What it is: Deloitte predicts digitally connected health treatment will be a normal part of healthcare within a decade.
Anyone remember the old days before the Internet when online services were the only reliable way to connect with other people? The trouble was that there were so many online services that they couldn’t connect with each other. That’s essentially the problem today with health records with everyone following different standards and no standards making it easy to share data with other standards.
The lack of standards means that data gets lost or ignored. Missing data means less than optimal knowledge about a patient, which could prove fatal. That’s why the medical world wants to move to a digital standard but with so many standards to choose from, there’s no compelling reason for any single standard to stand out. Until, of course, Apple appeared.
Given the popularity of the iPhone, Apple can help define a health record standard that makes it easy for people to securely store and share their medical data with medical personnel. with Apple’s focus on privacy and security, Apple’s health care standard offers compelling advantages that other standards lack. That means in the future, health records may get digitized and securely stored and shared with health care professionals.
The immediate problem with digital health records is security and privacy. Without proper security, hackers could invade people’s privacy. The punishment for stealing and revealing health records might not seem that important, but it’s essentially violating a personal part of a person. Although no security can be 100% effective, Apple’s iPhone is at least far more secure than Android. Yet to succeed, standard digital health records will need to be shared among all types of devices, which means less security and greater threats of privacy loss. Today’s lack of health care data standards dramatically increases privacy and security at the cost of updated information.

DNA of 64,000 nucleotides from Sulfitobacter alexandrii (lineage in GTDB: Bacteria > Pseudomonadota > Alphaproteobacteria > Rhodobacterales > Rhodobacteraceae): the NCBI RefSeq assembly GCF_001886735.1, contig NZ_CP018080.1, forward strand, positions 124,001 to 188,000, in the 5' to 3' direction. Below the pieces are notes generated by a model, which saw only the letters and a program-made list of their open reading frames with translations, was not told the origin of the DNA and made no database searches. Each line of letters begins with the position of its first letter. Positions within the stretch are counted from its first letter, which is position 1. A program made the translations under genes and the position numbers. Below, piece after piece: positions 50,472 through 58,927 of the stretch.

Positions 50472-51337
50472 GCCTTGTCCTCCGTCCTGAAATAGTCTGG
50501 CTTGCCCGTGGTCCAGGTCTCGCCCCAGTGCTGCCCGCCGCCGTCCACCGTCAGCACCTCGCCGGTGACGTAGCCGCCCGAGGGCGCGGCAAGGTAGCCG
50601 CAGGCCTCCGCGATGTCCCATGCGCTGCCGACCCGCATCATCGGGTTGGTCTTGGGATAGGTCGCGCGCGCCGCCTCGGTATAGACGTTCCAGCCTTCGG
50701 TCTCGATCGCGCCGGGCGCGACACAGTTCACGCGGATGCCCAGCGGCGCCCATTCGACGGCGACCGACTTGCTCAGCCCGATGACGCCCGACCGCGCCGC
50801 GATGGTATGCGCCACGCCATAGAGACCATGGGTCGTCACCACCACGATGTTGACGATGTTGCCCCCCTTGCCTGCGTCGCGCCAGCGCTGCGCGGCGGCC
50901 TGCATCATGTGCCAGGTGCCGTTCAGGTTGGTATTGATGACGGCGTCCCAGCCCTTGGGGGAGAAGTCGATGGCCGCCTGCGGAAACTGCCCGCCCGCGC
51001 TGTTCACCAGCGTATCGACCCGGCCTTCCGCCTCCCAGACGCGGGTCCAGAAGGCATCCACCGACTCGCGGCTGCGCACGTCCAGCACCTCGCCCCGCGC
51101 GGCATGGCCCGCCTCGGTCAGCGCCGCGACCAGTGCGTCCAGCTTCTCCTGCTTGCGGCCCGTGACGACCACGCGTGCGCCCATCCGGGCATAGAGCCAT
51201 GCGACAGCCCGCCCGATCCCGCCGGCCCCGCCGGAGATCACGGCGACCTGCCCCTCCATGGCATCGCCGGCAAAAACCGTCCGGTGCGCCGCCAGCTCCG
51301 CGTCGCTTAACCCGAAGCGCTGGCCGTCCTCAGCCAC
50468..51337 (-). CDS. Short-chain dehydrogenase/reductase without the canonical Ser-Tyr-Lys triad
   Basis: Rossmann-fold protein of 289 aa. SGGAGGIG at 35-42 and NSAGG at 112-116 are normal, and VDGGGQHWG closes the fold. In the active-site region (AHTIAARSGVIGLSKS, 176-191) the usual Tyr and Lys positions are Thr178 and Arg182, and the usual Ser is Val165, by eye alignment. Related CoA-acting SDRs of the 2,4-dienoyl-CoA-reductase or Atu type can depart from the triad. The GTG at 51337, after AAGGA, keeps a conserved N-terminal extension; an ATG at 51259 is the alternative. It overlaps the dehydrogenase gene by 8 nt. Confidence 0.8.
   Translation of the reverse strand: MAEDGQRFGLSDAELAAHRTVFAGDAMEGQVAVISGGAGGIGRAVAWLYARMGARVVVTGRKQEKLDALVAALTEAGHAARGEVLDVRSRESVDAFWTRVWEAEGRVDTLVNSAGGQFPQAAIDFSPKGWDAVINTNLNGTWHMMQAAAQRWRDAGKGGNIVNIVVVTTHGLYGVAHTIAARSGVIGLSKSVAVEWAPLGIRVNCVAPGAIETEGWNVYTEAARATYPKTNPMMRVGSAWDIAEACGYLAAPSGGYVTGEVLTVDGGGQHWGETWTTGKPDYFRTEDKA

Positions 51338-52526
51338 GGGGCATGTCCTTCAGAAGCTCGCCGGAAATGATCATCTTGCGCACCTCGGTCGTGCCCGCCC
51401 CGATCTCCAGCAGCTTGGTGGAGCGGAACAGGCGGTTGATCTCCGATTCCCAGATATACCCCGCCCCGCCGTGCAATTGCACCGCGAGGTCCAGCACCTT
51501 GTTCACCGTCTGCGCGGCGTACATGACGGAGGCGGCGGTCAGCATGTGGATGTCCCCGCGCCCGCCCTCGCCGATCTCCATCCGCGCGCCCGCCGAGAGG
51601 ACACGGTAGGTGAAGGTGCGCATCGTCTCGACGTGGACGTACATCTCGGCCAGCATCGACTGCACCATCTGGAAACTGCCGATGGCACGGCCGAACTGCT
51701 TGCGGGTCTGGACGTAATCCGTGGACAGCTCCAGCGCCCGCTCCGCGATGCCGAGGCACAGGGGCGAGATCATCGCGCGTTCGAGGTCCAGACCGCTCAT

Ultimately the question is whether shared health records will be worth the risk of privacy loss. For some people, the answer will be yes but to others, the answer will be no. Although Deloitte predicts health care data will be digitized within a decade, don’t expect this process to arrive without lots of lost, stolen, and misinterpreted data. Digital health records aren’t perfect but they’re far more useful than today’s hodge-lodge system of storing and sharing medical information. The only question is whether the advantage of sharing data will be worth the price of privacy loss.